By: Mark Allred | Follow me on Twitter @BlackAndGold277
Boston Bruins goaltending prospect Brandon Bussi made his ECHL regular season debut, stopping 37 of 40 Trois-Rivieres Loins shots in a game played across Canada’s border last night. Bussi and his Maine Mariners were on the road last night in Trios-Rivieres, Quebec, to play the “AA” minor-pro affiliate of the Montreal Canadiens and helped get the 4-3 overtime victory at the Videotron Colisee.
The 24-year-old Bussi signed with the Boston Bruins as a free agent after a three-year career at Western Michigan University after a tremendous 2021-22, where he posted a 26-12-1 record, a 2.55 goals-against-average, and a .912 save percentage. In my opinion, Bussi seriously put a blimp on all National Hockey League scouting radars after posting a single-season record of 33-12-4 in the USHL with the Muskegon Lumberjacks having a 2,44 GAA and .915 Save% in 52 games played.
Brandon signed a one-year entry-level contract in March of this year and played five games on an AHL Amateur Try-Out agreement after his college commitment was over. In those five games with the American Hockey League, the 6′-5″ 209-pound netminder played well in his first cup of coffee in his first pro action posting a record of 3-2-0 and shutting out the Hershey Bears, stopping 26 shots in a 1-0 game, where he was making his second career pro appearance.
Watching the replay of the Mariners game last night on the road in Quebec to start the 2022-23 ECHL season, I thought Bussi played well regardless of letting three goals past him in his first outing. For me, at least, I wanted to watch how the big netminder, who’s fluid in his lateral movements, would adjust to tending at a higher level. I wasn’t disappointed in the game I saw from the undrafted goaltender against the Lions last night.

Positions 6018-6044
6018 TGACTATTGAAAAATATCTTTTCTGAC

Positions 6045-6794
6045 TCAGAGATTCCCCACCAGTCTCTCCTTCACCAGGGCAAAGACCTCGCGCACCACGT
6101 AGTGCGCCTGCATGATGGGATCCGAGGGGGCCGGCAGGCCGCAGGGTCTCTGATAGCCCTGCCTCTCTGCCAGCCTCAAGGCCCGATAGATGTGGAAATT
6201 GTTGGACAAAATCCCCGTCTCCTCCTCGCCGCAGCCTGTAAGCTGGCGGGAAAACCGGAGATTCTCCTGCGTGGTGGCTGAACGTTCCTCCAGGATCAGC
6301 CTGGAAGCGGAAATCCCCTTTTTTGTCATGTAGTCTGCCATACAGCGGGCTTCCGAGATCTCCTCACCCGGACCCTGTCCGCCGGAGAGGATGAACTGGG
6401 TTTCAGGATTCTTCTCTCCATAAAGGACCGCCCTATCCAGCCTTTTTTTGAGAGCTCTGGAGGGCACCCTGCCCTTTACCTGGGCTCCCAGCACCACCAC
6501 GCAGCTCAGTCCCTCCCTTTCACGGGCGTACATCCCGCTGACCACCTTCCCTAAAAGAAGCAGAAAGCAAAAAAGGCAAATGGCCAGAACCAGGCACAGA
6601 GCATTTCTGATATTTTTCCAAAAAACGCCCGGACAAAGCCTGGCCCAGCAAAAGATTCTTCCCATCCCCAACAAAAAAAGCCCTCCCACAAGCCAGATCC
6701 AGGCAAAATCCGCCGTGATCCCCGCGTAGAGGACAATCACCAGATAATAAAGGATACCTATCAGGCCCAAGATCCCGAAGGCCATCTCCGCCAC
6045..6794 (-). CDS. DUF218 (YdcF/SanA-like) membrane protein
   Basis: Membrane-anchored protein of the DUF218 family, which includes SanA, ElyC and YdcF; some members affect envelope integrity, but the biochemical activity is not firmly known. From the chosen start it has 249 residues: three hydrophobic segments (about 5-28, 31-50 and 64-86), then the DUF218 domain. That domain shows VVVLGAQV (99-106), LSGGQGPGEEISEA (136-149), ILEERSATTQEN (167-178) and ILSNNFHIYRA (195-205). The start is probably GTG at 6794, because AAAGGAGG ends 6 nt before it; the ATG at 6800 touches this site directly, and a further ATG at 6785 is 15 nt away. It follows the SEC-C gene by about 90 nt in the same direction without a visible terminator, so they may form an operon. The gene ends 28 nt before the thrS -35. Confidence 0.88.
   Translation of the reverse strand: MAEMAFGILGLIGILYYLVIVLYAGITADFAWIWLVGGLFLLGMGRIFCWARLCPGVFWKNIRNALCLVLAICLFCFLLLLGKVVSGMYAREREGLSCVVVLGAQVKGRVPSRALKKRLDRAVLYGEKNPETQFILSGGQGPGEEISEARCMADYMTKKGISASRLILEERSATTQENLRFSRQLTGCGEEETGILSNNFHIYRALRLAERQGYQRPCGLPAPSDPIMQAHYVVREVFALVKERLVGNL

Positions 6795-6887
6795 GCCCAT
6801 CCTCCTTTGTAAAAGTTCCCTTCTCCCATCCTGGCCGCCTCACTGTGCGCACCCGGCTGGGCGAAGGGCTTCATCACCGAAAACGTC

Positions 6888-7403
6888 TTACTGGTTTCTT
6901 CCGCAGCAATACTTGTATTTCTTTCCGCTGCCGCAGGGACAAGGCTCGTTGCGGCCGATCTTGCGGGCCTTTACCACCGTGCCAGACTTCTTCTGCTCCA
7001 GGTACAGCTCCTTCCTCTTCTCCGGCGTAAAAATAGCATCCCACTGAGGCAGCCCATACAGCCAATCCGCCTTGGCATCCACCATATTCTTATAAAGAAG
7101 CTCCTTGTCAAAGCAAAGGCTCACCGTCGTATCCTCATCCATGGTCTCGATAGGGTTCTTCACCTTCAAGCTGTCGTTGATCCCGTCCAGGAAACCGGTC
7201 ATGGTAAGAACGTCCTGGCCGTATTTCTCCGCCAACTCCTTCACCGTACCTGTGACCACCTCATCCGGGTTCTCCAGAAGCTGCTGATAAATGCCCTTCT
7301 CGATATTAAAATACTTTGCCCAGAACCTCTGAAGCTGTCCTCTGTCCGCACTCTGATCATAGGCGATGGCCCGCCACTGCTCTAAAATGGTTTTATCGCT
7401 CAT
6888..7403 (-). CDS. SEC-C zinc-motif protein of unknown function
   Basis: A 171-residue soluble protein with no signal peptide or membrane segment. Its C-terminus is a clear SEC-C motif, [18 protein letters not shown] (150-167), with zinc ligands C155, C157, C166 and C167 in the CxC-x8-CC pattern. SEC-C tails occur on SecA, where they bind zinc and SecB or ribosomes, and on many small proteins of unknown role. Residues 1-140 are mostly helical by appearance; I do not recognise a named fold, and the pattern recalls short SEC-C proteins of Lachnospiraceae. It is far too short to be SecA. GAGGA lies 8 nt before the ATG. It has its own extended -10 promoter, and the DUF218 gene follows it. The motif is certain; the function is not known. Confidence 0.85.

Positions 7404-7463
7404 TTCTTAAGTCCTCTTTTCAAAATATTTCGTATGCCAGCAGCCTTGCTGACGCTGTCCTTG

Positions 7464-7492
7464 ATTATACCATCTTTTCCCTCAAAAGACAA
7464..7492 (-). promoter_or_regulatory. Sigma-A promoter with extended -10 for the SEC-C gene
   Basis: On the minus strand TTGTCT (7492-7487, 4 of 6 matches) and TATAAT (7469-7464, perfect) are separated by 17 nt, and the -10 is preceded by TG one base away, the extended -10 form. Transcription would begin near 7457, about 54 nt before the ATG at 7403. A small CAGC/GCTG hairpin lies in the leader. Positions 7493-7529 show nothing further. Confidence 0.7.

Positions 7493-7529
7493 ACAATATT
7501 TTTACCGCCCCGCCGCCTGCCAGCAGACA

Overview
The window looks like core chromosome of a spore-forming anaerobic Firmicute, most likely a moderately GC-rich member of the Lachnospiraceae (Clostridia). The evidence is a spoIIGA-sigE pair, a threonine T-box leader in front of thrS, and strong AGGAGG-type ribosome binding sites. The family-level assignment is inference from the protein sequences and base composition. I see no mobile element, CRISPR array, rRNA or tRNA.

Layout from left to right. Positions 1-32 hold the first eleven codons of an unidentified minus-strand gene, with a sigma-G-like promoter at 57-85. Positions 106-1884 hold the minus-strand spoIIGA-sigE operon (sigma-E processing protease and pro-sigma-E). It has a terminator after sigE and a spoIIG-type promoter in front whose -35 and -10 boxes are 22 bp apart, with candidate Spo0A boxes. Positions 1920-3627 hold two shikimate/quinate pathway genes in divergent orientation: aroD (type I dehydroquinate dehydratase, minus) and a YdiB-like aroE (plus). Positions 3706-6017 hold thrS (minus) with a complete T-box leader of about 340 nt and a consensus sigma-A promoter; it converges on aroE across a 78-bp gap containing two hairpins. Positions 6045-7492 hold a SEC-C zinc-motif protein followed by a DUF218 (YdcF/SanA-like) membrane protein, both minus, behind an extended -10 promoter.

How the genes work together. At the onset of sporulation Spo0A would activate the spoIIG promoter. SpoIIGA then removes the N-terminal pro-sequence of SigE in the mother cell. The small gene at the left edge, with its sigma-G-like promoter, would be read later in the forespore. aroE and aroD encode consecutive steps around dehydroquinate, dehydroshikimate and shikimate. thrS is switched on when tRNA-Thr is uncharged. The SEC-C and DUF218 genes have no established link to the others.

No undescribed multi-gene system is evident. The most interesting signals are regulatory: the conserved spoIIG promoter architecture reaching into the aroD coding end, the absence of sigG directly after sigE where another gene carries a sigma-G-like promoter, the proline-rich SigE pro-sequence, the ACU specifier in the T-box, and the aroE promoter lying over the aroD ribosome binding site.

Brandon’s effort in his first pro game is just a confidence booster, regardless if he gets the home opening start tonight. The Mariners travel home to the Cross Insurance Arena when both of last night’s opponents face each other again this evening. With no game on Sunday, it remains to be seen who the new ECHL bench boss and former Mariner forward Terrence Wallin goes with. The Providence Bruins signed Francois Brassard, so the veteran journeyman could get his Maine debut tonight.
With Bussi only signed for one season, it will be a huge evaluation year, regardless of where he sits in minor-pro hockey. With Kyle Keyser outside his entry-level contract and signed to an NHL two-way for this season, he’ll also be under the microscope of goaltending coaches Bob Essensa and Mike Dunham, who’ve done a tremendous job in recent years developing the next ones. Brandon will be an excellent insurance policy for the developing depth in the crease in case Keyser and the Bruins part ways if this coming off-season talks don’t work out.
Brandon has a long grinding road ahead of him in the minor pros as he continues to impress the Bruins organization, but he is another solid developmental piece at a low-risk value in your system. It’s not out of the ordinary to see goaltenders climb the hockey system ladder trying to gain consistency but is Bussi going to be the next Jeremy Swayman? That, of course, remains to be seen, but what I like about the direction of netminding from this Bruins organization is the belief in future upside over previous season stats.
Now, I’m not one to wish a bad season on any player throughout the Bruins organization, but if current AHL Bruins netminder Kyle Keyser doesn’t pull his weight with AHL tandem member Keith Kinkaid, could he be assigned to the ECHL and Bussi called up? It wouldn’t be the first time this has happened if a player at a lower level of minor-pro hockey flips spots with AHL players who might be struggling. Also, the injury factor would have Bussi pretty much the automatic call-up to the AHL if Kinkaid or Keyser, unfortunately, goes down with an injury.
To most Boston Bruins fans, this goaltending depth beyond NHL members Linus Ullmark and Jeremy Swayman for the next few seasons might not seem a little thin. While I agree with that, I always reserve patience in the process and wait until these talents can be closer to Goalie Bob and Dunham and then evaluate from there. F r instance, I look at a goaltender and Boston Bruins prospect, Philip Svedeback. I thought he had a decent career with the USHL Dubuque Fighting Saints, but I thought he could’ve given more from my personal eye test watching a majority of his games at the top-tier United States junior league.
In Svedeback’s only USHL season with Dubuque, he posted a 15-7-3 record, mainly in a backup role. N w closer to the NHL Boston Bruins area of operation, the 20-year-old freshman at Providence College has started this NCAA rookie season going 3-1-0 with a 2.00 GAA and .921 Save%. This Bruins goaltending staff works wonders, and it’s honestly grossly underrated by so many who fail to acknowledge it’s even there.
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